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Is squalane the better hyaluronic acid?
Is squalane the better hyaluronic acid?

Anyone who has used the hype beauty brand "The Ordinary" has probably also heard of "Squalan". But what is that anyway?

Is squalane the moisturizing ingredient our skin needs?
Is squalane the moisturizing ingredient our skin needs?

In the eternal endeavor to moisturize our dry skin and make it look plump, there are some outstanding ingredients for skin care that we can include in our care routine to achieve optimal moisturizing, plumping and smoothing effects. There's hyaluronic acid, a molecule that contains 1000 times its weight in water. There are ceramides, which are lipids that help the skin retain moisture, and glycerin, an emollient base for skin care products, that draws moisture to the surface of the skin. But then there is also Squalane, Perhaps a lesser-known ingredient in skin care, it is increasingly used thanks to its excellent moisturizing properties.

Squalane binds moisture in our skin and penetrates deep into the skin layers, donates moisture and prevents signs of aging. Never heard of it? Or have you already heard of it but have no idea what it is or how it works? Totally OK - you have us. We'll tell you everything you need to know about squalane!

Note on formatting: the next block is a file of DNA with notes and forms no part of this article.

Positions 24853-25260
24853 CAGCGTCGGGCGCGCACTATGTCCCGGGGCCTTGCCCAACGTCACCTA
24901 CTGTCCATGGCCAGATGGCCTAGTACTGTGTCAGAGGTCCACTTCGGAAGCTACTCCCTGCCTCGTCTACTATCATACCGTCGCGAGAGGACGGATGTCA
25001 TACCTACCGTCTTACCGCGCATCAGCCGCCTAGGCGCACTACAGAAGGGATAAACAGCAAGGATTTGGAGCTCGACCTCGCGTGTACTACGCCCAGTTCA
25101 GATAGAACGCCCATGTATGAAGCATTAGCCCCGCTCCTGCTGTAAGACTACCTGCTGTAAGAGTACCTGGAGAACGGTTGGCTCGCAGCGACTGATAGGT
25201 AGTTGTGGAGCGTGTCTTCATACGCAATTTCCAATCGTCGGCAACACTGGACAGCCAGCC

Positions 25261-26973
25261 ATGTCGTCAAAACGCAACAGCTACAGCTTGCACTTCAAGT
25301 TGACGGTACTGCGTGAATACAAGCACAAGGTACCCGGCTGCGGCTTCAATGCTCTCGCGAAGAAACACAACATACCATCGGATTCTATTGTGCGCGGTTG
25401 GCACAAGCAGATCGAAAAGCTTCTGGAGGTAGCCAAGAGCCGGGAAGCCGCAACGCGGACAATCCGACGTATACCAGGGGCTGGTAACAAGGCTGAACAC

What is squalane and what does it do for our skin?

Squalane is a version of a molecule called SqualEn that occurs naturally in our bodies. So we have to start with SqualEn to fully understand SqualAn. Squalene is a naturally occurring chemical that is also found in our skin and blood in small doses. It is produced by our sebum glands and helps moisturize our skin and has a few antioxidant properties as well.

However, around our 30s, the production of squalane decreases. That's why we get drier skin with age. So why do we use SqualEn and not SqualEn in our care products? The reason is the molecular structure. Squalene is not stable or durable enough to be used in skin care products - unlike squalane!

How is squalane made?

Squalane used to be made from shark liver. Not exactly ethical. In the meantime, however, squalane is mainly obtained from amaranth, wheat germ and olives. Animal squalane is no longer used.

What else do you need to know about squalane?

Squalane not only moisturizes our skin, it also makes it softer and smooths the texture of our skin. As a natural antioxidant, it also protects against UV rays and free radicals. Squalane also helps the skin to absorb other substances better. Squalane is good for all skin types, but makes the most sense on dry and aging skin. Which skin care products with squalane do we find particularly great? This one:

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